Tuesday 19 March 2019

Meelin's Timmy set to call time on his career in politics

"I will miss politics, but I feel the time is right for me to stand down"

Cllr Timmy Collins proudly wearing the deputy county mayor chain of office - an achievement he described as the “high point” of his political career
Cllr Timmy Collins proudly wearing the deputy county mayor chain of office - an achievement he described as the “high point” of his political career

Bill Browne

The rarely shy but now retiring independent county councillor Timmy Collins has announced that he will not be seeking re-election to the local authority at next summer's local elections.

Speaking exclusively to The Corkman, the 71-year-old from Meelin, said that he felt the time was right for him personally to retire from his role as a full-time public representative.

"I have loved the hustle and bustle of life in the council, in particular the verbal jousting with my fellow councillors. I have always been one to fight my own corner and have never been afraid to stand up and be counted when it comes to the needs of the people I represent," said Cllr Collins. 

"However, I feel that politics is becoming an increasingly time consuming pursuit. While I have not lost my passion for the cut and thrust of politics, I feel that the time is right for me to stand back and make way for a new generation of county councillors."

He said that while his departure will likely leave four sitting councillors for four seats in the newly drawn up Kanturk local electoral area, there is still room for a strong, young independent councillor to fight for one of the seats. 

"That is why I have decided to announce my retirement from the council well in advance of next years election, so as anyone considering running in the area as an independent, will have plenty of time to canvas and get their faces known," said Cllr Collins

He said that none of his four children were interested in following their father's footsteps into public life.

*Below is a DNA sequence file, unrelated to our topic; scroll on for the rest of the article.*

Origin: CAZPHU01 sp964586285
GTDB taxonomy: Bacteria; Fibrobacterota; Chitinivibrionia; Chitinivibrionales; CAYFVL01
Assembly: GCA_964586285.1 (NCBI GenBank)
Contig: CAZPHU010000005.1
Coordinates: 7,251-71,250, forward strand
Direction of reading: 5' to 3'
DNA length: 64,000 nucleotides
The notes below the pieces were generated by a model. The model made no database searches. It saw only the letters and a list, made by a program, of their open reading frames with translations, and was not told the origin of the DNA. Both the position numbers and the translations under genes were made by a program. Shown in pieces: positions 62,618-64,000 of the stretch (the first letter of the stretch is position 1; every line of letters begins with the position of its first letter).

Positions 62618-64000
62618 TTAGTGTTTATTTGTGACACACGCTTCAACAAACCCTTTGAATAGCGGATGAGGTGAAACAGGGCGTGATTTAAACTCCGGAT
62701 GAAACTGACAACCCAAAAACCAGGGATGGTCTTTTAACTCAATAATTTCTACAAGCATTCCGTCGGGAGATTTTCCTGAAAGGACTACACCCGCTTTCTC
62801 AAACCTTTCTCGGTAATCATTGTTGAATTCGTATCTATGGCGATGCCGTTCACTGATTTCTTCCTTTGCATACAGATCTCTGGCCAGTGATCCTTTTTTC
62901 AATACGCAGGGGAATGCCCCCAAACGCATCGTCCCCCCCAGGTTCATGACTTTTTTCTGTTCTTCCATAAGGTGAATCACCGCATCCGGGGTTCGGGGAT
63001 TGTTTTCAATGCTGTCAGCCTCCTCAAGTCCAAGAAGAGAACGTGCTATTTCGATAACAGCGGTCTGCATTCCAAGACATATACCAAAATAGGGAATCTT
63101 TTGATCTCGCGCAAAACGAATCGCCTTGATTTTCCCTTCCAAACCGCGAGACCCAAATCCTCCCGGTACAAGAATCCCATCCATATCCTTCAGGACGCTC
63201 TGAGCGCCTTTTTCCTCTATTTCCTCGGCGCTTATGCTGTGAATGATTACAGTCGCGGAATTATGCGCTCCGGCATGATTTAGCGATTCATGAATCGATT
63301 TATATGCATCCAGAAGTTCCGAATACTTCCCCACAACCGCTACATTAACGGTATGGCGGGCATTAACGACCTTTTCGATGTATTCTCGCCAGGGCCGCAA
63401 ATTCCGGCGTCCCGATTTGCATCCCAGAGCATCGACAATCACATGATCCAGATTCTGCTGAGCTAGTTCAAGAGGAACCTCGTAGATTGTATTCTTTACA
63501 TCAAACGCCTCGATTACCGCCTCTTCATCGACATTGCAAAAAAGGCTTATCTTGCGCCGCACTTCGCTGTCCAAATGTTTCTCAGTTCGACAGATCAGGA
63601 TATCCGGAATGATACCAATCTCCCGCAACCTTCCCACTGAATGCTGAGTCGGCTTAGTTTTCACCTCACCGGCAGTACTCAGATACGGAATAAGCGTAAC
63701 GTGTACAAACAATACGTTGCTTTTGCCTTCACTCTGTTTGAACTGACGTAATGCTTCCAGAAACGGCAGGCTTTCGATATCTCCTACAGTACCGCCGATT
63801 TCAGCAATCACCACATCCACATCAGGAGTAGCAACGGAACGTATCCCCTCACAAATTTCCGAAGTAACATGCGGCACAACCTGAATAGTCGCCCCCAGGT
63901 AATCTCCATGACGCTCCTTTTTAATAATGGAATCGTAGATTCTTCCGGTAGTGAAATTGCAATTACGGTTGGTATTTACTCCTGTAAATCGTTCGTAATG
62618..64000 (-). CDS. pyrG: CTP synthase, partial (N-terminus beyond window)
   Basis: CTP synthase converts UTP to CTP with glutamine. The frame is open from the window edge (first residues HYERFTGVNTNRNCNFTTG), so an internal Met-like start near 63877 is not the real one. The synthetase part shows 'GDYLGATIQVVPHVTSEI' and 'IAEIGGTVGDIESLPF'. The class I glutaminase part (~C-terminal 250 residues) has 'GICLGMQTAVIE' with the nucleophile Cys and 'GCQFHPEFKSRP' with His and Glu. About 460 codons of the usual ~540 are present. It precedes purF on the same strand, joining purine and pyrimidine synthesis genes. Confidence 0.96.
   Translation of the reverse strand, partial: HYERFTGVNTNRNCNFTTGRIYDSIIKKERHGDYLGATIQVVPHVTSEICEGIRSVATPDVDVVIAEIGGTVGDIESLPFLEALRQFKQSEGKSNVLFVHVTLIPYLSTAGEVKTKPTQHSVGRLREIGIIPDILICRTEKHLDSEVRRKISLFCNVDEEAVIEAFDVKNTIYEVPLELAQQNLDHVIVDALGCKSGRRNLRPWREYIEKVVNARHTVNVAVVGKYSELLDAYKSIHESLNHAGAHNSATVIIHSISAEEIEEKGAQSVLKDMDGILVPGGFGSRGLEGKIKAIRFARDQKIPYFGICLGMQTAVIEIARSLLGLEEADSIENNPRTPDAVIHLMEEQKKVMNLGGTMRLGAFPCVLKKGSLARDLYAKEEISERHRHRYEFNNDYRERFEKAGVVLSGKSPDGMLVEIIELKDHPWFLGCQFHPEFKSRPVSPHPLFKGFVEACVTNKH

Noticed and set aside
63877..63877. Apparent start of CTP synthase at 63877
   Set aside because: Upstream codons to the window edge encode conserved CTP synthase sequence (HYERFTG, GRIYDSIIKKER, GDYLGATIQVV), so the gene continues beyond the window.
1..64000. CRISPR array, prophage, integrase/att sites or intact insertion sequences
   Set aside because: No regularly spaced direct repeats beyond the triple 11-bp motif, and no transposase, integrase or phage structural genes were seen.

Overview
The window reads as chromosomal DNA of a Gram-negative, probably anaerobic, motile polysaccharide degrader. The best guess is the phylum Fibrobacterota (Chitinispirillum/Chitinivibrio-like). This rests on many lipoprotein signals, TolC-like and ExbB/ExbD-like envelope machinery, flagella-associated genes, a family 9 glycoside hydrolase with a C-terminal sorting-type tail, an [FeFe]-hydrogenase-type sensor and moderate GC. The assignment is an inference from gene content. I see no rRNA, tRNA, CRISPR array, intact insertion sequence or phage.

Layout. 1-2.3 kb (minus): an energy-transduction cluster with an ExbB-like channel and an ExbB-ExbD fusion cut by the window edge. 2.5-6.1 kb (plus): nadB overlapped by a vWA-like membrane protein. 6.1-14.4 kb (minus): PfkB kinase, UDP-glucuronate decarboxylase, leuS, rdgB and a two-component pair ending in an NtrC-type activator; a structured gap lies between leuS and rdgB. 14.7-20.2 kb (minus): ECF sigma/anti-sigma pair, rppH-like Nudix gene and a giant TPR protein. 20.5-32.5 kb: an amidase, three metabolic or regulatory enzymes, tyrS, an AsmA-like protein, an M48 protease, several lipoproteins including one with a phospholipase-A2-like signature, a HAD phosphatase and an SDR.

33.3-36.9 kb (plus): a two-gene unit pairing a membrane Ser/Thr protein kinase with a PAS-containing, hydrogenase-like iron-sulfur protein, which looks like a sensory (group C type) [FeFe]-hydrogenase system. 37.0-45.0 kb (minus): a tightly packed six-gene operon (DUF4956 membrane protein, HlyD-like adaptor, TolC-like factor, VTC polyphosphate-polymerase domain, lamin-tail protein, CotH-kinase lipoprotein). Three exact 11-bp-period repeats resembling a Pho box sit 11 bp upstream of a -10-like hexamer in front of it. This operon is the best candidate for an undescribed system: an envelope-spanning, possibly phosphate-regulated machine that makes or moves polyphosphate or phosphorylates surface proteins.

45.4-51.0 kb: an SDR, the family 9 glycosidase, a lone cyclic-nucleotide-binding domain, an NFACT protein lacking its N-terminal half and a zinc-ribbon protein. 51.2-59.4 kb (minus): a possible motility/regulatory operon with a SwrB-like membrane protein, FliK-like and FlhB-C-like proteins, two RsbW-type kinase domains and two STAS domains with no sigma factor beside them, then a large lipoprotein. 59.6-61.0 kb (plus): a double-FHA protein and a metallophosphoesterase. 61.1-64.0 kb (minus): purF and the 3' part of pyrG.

"I think they saw how much of my time and energy it consumed. People often think that councillors just attend meetings, claim their expenses and do very little else. Of course, there are a minority who do that, but I have never been one of those," said Cllr Collins. 

"There is no doubt but that public life can take its toll on your personal life and health, but I have loved every minute of it. I will miss politics but I feel that now I am into my 70's the time is right for me to stand down and give new blood a chance," he added. 

Although a relatively latecomer to the council, Cllr Collins had been an active member of the Fine Gael party since 1976, before being co-opted onto the authority's Kanturk Electoral Area in 2002, after Gerard Murphy was elected to Dáil Éireann. 

After narrowly losing his seat two years later, Cllr Collins left Fine Gael and ran as an independent in the 2009 locals, topping the Kanturk poll with 3,343 first preference votes.

"Deciding to run as an independent was the best political decision I ever made," said Cllr Collins, who was re-elected to the new Kanturk/Mallow Municipal District in 2014. The agreement between Fianna Fail and the Independents within the chamber saw him assume the role of deputy county mayor the following year, something he described as the "high point of my political career".

He has also served as chair of both the Kanturk/Mallow MDC and the council's northern area committee. He has also served as vice-chair of the Joint Policing Committee since 2014 and is the current chair of the HSE (South) committee. 

"It has been a roller coaster ride at times, but there is no doubt but that the good times have far outweighed the bad. I will always have fond memories of my time of the council and of the many people I have worked with along the way," said Cllr Collins. 

"Above all, I have been privileged to be able to serve the interests of the people of the Kanturk and Mallow areas and believe that I have been able to make a difference to their lives," he added.